Before I actually start spooling out some history, I feel I should take a moment to explain where all of this history is coming from. My research has focused on acquiring primary sources. This mostly consists of newspaper and magazine articles, trade publications, and interviews. Some of these interviews have been conducted by me personally with executives involved in the industry, while others are drawn from the Internet or excerpts in books and magazines. I have interviewed around two dozen people myself and am still actively collecting more. When interviews conducted by others are added into the mix, I am drawing from several hundred accounts of the video game industry. Interviews are one of the less reliable primary sources due both to memory fading over the passage of time and to interview subjects having their own biases and agendas (sometimes even just subconsciously), but they represent some of the best “insider info” currently available due to the difficulty of accessing corporate archival material.
Ideally, my work would be based almost exclusively on internal company documents and personal papers, but except in a few rare cases where documents have appeared online or as illustrations in books, these materials are not available to me. This is partially due to an inability to travel to where these documents are located, but is largely due to a lack of availability. Because the video game as a commercial product is only around forty years old, most of the major players are still alive and active in the industry, so there have been few donations to academic institutions as of yet. Stanford, the Computer History Museum, The Strong Museum, and a few other institutions are beginning to acquire important collections, but there is still a long way to go. In time, wider access to such collections will probably completely alter what we think we know about the industry, but for now recollections and published sources will have to do.
I would also like to use this post to make a brief comment about sales figures. Sales figures are naturally a useful tool for ascertaining commercial success and are therefore of great interest for a business history such as this. If this were a blog about the music or movie industries, finding such figures would be a relatively straightforward process, as there has been reliable and transparent sales tracking in those industries for decades. Unfortunately, the video game industry is not so lucky. There is no single source that compiles worldwide sales data with any degree of accuracy. VGChartz is the only one that even appears to try at all, but the organization does not directly track retail data for the most part, so their estimates are usually unreliable. In the United States, the NPD group has tracked sales in the video game industry since at least the early 1980s, but few figures were recorded in public sources until the late 1990s, and now the NPD has stopped reporting specific sales figures at all. Furthermore, while the company has a sound methodology for estimating retail sales, they are still estimates. Japan has more reliable sales reporting through Media Create, but again these are reliable estimates rather than actual sales figures.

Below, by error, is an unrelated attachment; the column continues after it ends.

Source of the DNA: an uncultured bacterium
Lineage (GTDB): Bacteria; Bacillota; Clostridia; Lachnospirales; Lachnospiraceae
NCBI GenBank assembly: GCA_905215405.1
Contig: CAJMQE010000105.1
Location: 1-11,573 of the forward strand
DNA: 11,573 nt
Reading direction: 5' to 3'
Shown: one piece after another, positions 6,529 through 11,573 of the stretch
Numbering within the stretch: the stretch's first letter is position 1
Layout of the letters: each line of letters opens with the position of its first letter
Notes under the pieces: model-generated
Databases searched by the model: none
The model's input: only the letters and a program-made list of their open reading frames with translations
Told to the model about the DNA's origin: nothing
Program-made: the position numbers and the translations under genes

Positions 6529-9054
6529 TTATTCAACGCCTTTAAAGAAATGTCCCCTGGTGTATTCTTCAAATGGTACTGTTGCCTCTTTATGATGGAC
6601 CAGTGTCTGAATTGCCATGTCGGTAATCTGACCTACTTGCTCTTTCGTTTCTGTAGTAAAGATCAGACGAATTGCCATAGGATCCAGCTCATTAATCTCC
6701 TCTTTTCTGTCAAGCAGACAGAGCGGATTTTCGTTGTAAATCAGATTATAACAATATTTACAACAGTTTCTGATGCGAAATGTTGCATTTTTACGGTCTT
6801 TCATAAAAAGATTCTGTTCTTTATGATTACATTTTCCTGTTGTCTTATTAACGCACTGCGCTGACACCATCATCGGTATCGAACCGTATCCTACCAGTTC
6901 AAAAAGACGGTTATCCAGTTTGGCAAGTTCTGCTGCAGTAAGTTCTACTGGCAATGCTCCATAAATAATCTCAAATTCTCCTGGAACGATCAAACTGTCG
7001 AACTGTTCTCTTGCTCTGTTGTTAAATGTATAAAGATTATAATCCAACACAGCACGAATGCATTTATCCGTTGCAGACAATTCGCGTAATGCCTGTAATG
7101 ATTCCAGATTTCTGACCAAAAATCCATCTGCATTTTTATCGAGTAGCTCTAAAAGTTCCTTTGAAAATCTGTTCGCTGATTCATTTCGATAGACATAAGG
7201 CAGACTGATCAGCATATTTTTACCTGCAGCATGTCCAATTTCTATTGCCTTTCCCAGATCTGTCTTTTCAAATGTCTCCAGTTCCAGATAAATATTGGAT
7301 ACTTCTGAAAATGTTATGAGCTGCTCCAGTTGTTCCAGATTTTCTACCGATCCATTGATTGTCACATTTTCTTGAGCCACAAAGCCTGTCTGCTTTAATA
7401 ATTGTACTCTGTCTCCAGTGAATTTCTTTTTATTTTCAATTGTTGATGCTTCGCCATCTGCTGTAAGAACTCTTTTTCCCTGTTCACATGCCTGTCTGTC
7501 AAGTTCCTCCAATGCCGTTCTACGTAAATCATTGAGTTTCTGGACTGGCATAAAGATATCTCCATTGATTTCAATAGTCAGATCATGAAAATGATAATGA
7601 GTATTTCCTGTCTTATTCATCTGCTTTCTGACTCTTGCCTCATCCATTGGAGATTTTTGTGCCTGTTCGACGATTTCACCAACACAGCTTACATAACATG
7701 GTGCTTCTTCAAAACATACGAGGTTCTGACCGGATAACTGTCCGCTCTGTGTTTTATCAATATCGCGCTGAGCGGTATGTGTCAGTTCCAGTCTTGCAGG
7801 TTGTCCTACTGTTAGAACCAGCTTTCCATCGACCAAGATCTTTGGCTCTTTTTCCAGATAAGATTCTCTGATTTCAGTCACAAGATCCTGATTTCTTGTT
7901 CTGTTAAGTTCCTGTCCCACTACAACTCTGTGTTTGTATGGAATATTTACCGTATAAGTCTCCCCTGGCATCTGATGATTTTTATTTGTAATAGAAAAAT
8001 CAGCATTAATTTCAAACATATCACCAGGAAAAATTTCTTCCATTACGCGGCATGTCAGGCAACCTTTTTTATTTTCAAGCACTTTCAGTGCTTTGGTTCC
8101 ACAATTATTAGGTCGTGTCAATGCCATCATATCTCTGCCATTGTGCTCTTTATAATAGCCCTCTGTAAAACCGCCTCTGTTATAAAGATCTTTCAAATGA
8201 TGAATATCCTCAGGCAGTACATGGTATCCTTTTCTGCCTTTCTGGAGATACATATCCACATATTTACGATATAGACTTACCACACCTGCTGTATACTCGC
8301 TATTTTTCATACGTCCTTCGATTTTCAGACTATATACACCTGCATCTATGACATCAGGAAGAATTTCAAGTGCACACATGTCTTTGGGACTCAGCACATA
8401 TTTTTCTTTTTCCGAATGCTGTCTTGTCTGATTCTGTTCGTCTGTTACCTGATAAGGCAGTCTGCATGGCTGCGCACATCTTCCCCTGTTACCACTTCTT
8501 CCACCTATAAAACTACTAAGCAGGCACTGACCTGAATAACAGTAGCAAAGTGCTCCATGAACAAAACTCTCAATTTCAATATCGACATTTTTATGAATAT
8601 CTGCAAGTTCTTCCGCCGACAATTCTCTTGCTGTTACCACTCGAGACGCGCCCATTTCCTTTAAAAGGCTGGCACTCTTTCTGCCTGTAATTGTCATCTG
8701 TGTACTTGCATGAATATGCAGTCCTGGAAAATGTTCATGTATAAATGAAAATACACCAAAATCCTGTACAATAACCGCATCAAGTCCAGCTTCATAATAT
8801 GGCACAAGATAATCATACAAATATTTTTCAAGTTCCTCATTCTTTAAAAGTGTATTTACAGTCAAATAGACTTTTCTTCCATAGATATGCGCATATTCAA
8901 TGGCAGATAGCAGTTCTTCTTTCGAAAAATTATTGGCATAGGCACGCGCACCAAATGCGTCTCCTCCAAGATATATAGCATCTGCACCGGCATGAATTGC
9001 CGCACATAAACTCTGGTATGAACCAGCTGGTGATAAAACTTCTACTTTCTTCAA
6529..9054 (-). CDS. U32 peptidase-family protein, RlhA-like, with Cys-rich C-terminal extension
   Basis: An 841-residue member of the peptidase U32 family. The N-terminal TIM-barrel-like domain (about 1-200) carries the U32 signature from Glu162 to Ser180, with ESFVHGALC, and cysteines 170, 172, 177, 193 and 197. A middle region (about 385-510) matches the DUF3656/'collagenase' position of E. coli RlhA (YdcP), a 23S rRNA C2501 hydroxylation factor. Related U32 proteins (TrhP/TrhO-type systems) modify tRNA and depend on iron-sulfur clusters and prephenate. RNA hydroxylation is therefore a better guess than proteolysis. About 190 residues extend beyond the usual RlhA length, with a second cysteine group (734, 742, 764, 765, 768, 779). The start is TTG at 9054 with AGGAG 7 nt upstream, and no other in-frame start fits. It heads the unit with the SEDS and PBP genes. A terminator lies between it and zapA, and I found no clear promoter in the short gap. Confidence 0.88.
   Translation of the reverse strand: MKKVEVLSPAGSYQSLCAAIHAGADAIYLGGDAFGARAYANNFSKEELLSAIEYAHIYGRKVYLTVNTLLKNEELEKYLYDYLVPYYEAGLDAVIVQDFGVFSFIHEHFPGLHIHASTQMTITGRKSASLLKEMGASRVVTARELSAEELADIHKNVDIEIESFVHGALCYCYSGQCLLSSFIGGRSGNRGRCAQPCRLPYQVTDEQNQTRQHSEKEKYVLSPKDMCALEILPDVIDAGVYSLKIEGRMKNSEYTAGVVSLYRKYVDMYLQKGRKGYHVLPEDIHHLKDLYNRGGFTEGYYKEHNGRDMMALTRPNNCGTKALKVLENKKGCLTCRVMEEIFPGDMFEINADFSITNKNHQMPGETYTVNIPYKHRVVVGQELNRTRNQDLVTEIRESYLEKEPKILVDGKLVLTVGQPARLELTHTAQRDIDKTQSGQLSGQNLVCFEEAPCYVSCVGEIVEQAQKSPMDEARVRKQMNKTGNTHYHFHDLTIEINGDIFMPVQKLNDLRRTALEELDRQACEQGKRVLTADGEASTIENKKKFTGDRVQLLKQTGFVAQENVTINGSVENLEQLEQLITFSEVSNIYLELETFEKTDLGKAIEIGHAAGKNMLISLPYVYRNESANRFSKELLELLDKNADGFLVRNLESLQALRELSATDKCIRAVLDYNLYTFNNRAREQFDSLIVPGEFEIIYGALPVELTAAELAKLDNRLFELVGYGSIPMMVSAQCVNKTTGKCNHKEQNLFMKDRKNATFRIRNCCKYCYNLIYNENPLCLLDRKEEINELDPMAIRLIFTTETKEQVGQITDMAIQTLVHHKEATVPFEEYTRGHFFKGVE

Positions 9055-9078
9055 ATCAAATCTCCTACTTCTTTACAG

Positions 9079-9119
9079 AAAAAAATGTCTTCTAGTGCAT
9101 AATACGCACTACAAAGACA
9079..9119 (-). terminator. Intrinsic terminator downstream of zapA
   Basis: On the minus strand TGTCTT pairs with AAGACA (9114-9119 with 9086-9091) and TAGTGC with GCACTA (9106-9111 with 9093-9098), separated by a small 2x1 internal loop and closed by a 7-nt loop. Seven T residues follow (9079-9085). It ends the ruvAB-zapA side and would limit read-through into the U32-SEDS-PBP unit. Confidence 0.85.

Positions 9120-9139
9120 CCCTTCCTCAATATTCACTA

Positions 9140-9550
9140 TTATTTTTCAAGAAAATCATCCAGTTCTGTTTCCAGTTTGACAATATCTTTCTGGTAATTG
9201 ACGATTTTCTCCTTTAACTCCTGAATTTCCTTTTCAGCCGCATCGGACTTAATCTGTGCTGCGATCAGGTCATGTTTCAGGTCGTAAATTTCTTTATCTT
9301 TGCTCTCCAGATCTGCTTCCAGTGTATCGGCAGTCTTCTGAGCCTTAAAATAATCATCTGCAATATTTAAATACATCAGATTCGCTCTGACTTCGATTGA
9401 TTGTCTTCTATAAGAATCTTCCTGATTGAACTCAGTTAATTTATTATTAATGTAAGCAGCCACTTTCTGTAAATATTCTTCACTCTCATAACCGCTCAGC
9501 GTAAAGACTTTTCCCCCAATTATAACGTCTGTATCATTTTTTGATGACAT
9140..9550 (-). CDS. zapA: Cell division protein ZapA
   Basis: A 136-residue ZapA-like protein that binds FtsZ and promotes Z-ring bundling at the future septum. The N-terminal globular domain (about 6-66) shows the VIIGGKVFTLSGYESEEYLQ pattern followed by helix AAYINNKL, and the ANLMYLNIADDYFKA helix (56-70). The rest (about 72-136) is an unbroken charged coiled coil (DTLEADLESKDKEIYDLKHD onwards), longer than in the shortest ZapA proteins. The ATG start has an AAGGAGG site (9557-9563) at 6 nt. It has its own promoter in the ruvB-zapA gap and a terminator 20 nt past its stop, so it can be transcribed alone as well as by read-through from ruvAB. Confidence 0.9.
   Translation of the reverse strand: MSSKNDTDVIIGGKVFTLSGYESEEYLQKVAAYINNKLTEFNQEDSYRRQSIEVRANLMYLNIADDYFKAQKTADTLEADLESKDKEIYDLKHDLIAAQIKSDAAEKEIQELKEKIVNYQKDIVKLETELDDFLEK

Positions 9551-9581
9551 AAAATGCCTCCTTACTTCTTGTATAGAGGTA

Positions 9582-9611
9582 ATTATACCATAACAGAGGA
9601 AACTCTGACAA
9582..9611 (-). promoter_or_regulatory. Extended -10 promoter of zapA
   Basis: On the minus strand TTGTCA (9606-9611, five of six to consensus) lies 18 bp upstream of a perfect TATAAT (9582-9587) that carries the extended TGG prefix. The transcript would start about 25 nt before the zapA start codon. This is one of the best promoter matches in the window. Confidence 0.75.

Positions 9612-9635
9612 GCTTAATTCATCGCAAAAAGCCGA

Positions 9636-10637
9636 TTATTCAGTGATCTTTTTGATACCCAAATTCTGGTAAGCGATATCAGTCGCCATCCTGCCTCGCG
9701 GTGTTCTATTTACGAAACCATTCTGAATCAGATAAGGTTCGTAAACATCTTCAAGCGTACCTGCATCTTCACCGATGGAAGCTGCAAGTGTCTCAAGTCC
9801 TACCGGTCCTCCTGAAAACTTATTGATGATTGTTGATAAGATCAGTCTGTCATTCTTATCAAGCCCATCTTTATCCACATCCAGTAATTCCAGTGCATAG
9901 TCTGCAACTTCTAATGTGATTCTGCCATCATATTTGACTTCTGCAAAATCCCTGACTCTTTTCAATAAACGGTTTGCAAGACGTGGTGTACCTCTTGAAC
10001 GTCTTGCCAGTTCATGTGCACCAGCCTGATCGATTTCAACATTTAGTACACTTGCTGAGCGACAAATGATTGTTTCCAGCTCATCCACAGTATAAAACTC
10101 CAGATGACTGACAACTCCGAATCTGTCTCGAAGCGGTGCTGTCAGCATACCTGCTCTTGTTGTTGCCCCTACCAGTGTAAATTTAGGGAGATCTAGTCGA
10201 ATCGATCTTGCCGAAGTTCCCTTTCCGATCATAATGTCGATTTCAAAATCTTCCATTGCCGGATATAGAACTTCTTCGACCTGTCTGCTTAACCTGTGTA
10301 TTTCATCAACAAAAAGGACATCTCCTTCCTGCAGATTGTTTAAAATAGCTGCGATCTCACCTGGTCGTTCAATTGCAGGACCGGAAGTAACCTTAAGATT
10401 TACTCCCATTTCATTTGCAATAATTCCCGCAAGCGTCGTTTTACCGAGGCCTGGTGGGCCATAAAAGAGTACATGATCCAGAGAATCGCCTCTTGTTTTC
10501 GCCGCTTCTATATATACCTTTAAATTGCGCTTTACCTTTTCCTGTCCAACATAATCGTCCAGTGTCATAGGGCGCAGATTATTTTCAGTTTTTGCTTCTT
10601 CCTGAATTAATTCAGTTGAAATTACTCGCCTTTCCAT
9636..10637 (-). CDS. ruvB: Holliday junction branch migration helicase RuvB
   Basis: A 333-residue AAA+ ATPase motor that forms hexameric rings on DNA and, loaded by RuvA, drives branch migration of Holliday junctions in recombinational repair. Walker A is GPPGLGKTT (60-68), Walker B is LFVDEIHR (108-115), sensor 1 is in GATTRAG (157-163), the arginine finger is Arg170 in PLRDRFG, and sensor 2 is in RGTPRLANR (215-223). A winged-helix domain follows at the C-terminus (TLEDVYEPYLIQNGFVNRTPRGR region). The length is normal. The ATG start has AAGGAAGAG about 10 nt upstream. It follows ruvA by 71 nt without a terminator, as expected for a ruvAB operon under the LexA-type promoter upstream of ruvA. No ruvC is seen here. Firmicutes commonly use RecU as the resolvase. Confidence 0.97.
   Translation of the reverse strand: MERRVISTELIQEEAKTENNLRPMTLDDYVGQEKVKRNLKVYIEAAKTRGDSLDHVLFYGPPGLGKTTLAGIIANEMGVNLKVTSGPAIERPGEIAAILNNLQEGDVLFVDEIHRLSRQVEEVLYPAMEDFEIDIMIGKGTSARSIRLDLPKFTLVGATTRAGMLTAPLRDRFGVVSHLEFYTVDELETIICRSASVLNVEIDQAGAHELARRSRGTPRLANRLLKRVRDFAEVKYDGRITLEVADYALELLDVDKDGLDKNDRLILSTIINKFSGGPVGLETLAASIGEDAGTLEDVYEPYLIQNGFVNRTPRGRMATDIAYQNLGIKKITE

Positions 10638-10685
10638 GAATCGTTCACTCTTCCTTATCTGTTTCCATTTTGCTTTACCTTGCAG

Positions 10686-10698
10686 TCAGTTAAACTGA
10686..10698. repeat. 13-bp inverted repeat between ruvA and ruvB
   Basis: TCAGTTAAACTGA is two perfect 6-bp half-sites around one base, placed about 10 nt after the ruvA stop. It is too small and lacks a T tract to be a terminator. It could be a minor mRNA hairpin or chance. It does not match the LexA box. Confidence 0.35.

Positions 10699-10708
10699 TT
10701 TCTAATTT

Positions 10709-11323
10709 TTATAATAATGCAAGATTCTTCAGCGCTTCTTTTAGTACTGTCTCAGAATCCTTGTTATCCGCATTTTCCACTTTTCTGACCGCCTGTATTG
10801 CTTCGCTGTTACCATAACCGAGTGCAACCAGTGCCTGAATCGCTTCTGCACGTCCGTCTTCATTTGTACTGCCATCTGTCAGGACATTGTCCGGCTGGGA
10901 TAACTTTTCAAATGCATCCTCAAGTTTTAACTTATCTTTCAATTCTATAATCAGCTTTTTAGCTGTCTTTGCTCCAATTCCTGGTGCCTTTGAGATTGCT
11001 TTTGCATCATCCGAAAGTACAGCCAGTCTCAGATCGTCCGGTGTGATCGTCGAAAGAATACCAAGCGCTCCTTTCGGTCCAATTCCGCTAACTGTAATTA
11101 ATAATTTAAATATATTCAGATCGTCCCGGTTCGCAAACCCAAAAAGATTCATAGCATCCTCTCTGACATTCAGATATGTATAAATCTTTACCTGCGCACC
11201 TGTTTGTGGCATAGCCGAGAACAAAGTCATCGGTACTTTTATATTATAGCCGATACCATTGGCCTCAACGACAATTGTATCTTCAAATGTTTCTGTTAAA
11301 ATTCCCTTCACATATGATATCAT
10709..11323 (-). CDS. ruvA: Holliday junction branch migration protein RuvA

So where does that leave this blog? I will report sales figures for games and systems whenever I can, but I will make it clear where these figures came from (publisher press release, interview, retail tracking agency, analyst estimate, etc.) As these numbers come from various sources and many of them will be estimates, they will not be accurate enough to assume an absolute sales ranking or chart with precision the growth and contraction of the industry over time, particularly in the 1970s and 1980s. It will, however, give a general idea of how the industry was doing at any given time and which games, genres, and hardware systems were particularly popular.
Well, I hope this post helps to explain where my info will be coming from and how reliable it will be. For my next post, I will probably take a moment to pin down the definition of “video game” and how it has changed over time before diving into the history of the earliest computer games in the 1950s.